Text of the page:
Melting Permafrost and a Feedback Loop

The BBC has a great article on a Siberian crater, the Batagaika crater, that is growing quickly due to melting permafrost. Excerpt from the article:

As more permafrost thaws, more and more carbon is exposed to microbes. The microbes consume the carbon, producing methane and carbon dioxide as waste products. These greenhouse gases are then released into the atmosphere, accelerating warming further.

“This is what we call positive feedback,” says Günther. “Warming accelerates warming, and these features may develop in other places. It’s not only a threat to infrastructure. Nobody can stop this development. There’s no engineering solution to stop these craters developing.”

The article provides some great context in understanding the impacts of global warming.

Peso Dollar Exchange rate in the News

This is not exactly a sustainability example, but it does exhibit the value of some basic regression skills. Drum’s post from yesterday, Fact Check: President Trump Has Nothing To Do With the Decline of the Peso, provides a graph of the Peso Dollar exchange rate for the last couple of years (please read the short post). The graph you see here is made using R and  monthly average exchange rate data from FRED or you can download the excel file.  Note that the graph here is the number of Pesos to purchase 1 dollar and so the graph increasing is a decline in the Peso.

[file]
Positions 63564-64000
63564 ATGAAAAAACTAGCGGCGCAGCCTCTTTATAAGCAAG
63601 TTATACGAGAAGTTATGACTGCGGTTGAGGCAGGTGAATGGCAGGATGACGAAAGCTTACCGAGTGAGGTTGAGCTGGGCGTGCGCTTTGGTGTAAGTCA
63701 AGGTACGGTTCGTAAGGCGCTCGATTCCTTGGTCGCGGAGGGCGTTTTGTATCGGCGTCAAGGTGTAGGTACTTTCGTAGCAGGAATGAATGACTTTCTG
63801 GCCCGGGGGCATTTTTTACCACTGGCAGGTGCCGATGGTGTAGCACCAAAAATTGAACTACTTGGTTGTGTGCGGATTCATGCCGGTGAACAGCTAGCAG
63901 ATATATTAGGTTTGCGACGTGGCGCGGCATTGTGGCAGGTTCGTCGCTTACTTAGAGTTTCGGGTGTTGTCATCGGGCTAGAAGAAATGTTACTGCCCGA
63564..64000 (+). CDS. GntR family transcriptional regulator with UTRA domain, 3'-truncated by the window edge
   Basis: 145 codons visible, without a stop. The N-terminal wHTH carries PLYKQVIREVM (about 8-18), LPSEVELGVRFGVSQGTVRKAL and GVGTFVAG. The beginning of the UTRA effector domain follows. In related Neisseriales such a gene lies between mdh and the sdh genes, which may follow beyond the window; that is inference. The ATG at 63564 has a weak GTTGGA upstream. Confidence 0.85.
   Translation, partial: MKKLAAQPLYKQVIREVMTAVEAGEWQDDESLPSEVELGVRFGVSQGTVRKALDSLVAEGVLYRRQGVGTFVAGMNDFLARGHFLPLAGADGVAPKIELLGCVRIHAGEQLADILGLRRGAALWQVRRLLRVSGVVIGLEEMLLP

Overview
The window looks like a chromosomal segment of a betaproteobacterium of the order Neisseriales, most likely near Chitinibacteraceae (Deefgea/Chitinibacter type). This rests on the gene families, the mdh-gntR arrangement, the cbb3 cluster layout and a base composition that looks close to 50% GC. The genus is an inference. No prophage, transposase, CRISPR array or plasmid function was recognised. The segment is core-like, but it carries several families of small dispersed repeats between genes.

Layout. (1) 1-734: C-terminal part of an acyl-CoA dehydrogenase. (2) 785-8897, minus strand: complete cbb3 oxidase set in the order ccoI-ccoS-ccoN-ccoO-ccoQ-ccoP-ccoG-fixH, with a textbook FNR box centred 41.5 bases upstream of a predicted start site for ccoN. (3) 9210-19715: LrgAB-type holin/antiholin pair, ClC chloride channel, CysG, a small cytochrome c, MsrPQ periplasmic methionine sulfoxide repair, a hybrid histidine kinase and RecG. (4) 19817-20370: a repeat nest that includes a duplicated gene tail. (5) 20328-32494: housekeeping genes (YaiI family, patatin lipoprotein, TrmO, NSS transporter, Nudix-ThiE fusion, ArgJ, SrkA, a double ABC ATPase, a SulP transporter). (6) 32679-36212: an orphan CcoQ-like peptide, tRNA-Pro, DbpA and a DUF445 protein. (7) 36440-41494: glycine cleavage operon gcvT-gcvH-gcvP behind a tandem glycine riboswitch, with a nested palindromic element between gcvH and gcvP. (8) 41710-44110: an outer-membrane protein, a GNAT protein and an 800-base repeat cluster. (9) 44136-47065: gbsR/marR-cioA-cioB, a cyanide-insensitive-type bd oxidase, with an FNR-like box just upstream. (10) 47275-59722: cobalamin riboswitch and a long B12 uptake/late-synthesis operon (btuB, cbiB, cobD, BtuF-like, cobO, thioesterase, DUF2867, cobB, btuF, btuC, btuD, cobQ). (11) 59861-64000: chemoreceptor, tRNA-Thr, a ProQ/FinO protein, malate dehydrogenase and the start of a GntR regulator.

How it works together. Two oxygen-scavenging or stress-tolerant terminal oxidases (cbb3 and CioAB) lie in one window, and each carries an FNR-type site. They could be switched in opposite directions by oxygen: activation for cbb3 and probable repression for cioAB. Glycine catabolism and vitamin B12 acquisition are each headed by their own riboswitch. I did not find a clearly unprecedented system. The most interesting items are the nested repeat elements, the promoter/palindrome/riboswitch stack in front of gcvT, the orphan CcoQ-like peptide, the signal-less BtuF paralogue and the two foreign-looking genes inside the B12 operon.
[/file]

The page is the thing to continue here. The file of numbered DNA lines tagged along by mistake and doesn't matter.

There are two points here. The change in the peso dollar exchange rate has been reasonably linear for the last couple of years and so there is no evidence that the recent change in the U.S. presidency has had an impact, so far. Second, using examples like this in classrooms empowers students.